• Shermain Jeremy

My Daughter Wants Hair Like Elsa: A Black Mom's Approach to Talking Black Hair

Updated: Mar 1, 2020

I know it's been a while since I have written and posted anything on my blog, and I can hear the social media pundits and blogging gurus harking about the need to be consistent and churning out daily posts on your platforms. Though I agree, I have to admit, that method simply doesn't work for me for two main reasons. 1. I am a full time, single mother, with a full time job and barely enough time to eat or sleep and 2. I have to be inspired by a real life event or experience in order to write. I have also come to realize, that these are the stories that resonate with you most, and so I have decided to take some of the pressure off by not writing because I have to, but because I feel inspired or compelled to do so and that time is now.

About 2 weeks ago, my five year old told me that she wants white, long hair like Elsa. Now if you are a mom like me with little girls you can probably relate. My girls are uber obsessed with Frozen, almost as much as us moms are obsessed with the idea of an all expense paid child-free vacation (I just had to throw that one in there). Don't get me wrong, I enjoy watching them twirl around the house singing and emulating Elsa and Ana. Watching Frozen II has become a daily routine in my house. I am guessing that my girls relate to their characters because they too are also sisters.

Now when my five year old asked me this question I was a bit taken aback. But why was I? When I actually think about it, things aren't so different now as they were 20 years ago. As I examined my own past I remember watching Ariel and Jasmine and Belle and wanting to have their long, beautiful, flowing hair too. Hair that flowed with their every delicate move. Hair that would make me beautiful like them. So, I imagined myself with a bouncing ponytail and long flowing waves. I couldn't wait to relax my hair. Finally I turned 12 and the big day arrived. I remember feeling so excited. The process wasn't pretty but I was happy with the results. The euphoria didn't last however. About a month or so in, I realized I would never have the hair that I had dreamed of and so as time went on I battled with my hair, combing through black magazines looking for hairstyles I could copy. I eventually resorted to wigs, weaves and extensions ( which in most cases gave me the Caucasian look I was going for) until my over processed tresses became a thin, listless mess desperately crying for help.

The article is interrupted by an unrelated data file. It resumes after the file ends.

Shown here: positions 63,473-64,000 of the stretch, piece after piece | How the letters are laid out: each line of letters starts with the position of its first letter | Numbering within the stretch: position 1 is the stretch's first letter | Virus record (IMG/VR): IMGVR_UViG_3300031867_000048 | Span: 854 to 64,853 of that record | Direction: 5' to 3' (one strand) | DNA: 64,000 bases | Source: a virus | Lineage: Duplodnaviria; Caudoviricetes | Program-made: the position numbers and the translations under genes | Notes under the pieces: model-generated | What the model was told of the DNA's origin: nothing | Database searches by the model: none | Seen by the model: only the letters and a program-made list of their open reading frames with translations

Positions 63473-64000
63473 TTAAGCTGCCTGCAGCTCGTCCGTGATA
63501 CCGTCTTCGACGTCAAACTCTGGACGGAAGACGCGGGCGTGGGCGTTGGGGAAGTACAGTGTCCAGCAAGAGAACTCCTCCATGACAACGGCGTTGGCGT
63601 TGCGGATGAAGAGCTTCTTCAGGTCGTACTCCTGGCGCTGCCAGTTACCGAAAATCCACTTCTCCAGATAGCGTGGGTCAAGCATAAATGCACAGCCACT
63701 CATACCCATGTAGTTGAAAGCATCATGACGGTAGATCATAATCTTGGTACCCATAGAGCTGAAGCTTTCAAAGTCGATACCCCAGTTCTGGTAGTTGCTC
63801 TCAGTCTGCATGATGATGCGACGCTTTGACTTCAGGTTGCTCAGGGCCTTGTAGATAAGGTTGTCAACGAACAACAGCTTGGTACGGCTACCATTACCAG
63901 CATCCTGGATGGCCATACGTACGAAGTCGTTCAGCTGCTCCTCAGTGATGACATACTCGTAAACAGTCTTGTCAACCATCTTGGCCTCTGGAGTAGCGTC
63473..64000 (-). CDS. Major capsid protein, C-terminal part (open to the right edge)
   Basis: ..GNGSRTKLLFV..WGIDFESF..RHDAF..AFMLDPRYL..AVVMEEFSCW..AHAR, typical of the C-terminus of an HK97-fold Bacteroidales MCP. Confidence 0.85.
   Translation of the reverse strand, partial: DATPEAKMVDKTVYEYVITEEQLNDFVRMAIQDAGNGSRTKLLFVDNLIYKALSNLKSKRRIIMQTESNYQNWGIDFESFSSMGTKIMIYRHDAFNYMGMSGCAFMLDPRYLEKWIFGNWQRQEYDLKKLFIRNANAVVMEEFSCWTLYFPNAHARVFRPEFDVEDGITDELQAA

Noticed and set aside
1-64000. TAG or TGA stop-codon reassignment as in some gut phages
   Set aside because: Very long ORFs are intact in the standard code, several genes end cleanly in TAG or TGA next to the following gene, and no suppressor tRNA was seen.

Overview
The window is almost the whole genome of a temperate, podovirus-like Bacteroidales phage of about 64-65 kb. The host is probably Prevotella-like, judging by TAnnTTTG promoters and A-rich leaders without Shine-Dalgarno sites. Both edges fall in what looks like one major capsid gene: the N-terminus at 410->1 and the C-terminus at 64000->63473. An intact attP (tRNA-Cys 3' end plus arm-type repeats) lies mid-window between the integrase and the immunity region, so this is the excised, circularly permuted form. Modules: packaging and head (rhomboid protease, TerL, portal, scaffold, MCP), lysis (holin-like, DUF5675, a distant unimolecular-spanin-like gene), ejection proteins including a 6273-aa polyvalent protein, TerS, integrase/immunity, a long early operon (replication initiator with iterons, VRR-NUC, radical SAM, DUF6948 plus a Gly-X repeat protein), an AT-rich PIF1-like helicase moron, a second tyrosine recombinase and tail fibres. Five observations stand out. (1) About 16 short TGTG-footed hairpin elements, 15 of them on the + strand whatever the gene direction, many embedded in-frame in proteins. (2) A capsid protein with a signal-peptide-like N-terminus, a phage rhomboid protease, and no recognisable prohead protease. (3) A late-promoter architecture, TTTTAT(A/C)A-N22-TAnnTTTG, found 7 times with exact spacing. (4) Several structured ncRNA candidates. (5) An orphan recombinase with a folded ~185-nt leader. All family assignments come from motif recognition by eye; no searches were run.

It was after having my first daughter that I decided to do the "big chop". I was in a transition phase after deciding to stay away from chemicals during my pregnancy and decided it was now or never. I was tired of fighting with my natural course texture at the roots and the frayed relaxed texture on the ends. It was all too much and with a newborn I needed my life to get simpler. It's been over five years since I have been natural and I don't ever intend on going back. Now mind you this doesn't mean that I no longer wear my wigs, weaves and extensions. The difference this time however, is that they are no longer a go-to quick fix that I opt for out of frustration. Now it's a choice and most times I do it to give my own natural tresses a much needed break.